8th Annual Retrovirus Conference
Suggests Viral Load Blips Matter
Reported by Jules Levin
Study Finds That The Risk of Viral Failure (>500 copies/ml) Increases with Repeated Viral Load Values Between 51-500 (after repeatedly being below 50 copies/ml), and Risk Increases When Last Value Was 300-500
(This is the full text of the article Study Suggests Potent HAART & Intensification May Prevent Viral Rebound)
At the Resistance Workshop in the Summer of 2000, Diane Havlir from UCSD reported data on the likelihood of viral load "blips" leading viral failure. In her study, treatment-naïve patients received indinavir/3TC/AZT and had well suppressed viral load (<50 copies/ml). The patients were followed for 84 weeks. Viral load blips were defined as >50 copies/ml and failure was defined as 2 tests >200 copies/ml. In essence, she found that having a couple of viral load tests of 75 copies/ml did not lead to viral load failure. It may be relevant to bear in mind that the PI used in this study was indinavir which has a relatively higher barrier for failure. In other words, you need a number of mutations to fail indinavir. There were 241 patients in this study.
Havlir concluded that in this study population, where they saw 343 intermittent blips, the blips did not lead to viral rebound within the time frame they looked at (84 weeks): 9/96 (9.3%) of patients with intermittent viremia had viral rebound; 20/145 (13.8%) with viral suppression (without blips) had viral rebound. Baseline viral load was the only predictor of virologic failure in the model they used. In other words, the higher a patient's viral load was at baseline the more likely they were to fail therapy. Since follow-up was only 84 weeks, it's possible that if followed longer viral failure may have occurred more often in individuals with blips >50 copies/ml. She also reported on a small group of patients followed for 4.5 years who were also on indinavir/3TC/AZT, and 0/6 patients with intermittent viremia had viral rebound, and 0/7 patients with viral suppression had viral rebound.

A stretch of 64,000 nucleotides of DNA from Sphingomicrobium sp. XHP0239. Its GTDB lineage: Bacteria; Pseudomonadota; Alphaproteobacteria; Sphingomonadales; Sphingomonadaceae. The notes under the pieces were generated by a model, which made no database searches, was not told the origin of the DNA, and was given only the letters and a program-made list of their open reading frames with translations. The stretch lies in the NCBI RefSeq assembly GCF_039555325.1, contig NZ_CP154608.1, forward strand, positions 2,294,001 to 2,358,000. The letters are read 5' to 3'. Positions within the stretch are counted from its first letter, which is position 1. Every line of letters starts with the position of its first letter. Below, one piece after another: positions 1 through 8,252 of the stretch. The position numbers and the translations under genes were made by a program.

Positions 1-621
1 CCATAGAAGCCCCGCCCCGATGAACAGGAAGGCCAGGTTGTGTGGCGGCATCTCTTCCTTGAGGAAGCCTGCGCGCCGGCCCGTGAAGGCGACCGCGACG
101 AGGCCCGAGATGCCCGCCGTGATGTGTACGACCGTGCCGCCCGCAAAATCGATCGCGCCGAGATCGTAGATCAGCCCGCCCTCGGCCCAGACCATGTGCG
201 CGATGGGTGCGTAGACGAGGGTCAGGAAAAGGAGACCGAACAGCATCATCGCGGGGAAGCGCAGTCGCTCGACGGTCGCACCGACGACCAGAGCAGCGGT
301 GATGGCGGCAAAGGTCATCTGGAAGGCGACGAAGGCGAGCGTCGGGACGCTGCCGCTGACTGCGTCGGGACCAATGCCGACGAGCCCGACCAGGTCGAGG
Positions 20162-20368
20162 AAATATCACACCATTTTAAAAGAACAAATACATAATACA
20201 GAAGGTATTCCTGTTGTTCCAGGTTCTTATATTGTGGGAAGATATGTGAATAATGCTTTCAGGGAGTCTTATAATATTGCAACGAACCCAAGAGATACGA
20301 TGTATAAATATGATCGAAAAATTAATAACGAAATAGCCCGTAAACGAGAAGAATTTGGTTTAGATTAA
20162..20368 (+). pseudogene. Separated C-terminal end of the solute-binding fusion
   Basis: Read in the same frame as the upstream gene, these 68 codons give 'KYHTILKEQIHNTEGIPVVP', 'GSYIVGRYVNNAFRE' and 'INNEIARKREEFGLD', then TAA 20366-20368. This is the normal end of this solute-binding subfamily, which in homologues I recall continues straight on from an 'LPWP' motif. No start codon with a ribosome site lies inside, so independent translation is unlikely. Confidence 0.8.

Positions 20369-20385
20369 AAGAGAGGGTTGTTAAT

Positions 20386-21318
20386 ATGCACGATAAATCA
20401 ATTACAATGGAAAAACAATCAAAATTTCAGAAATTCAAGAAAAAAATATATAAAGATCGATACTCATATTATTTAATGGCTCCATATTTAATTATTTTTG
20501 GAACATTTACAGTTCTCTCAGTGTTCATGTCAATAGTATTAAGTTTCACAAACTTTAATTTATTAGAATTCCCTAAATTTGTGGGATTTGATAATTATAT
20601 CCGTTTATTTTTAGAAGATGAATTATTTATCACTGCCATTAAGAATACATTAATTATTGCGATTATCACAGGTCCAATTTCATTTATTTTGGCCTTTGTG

The New Study
At the recent Retrovirus Conference, Greub and colleagues reported on a large group of patients with viral load "blips" of up to 500 copies/ml, which is higher than the "blips" in the Havlir study. In this study patients patients had <50 copies/ml. In essence, Greub found that 2 or more consecutive blips of viral load of 100-500 could lead to viral load rebound over 500 copies/ml. Importantly, Greub found that patients who changed therapy after the third viral load blip were more likely (2.65 times) to stay <50 copies/ml than people who did not change therapy. Greub also found that people who had ART experience prior to their current HAART regimen were more likely to experience viral load rebound following 3 consecutive blips (100-500), but this was not statistically significant.
Grueb described the purpose of his study was to determine the frequency of low level rebound in clinical practice, and to evaluate the virologic outcome of single or repeated viral load tests of 51-500 according to whether therapy was modified.
Over 2,000 patients were included in this study (1,063 from the Frankfurt HIV Clinic Cohort, and 1,481 from the Swiss HIV Cohort. HIV viral load was measured with the Roche Amplicor assay with a lower limit if detection of 50 copies/ml. Patients had to have two consecutive VL's <50 copies/ml and at least 2 additional test results. Follow-up was 68 weeks in the Frankfurt group and 43 weeks in the Swiss group.
Patients With 1 Low-Level Viral Load Rebound
41% (n=1054) experienced at least 1 low level rebound (51-500). Most of these patients (about 70%-85%) went back down to <50 copies/ml. 20%-30% experienced viral load failure (>500 copies/ml), regardless of whether the low level rebound was 100-300 or 301-500. Of course, it's important to bear in mind that I don't think Greub talked about adherence, so you don't know if viral load rebound was due to non-adherence.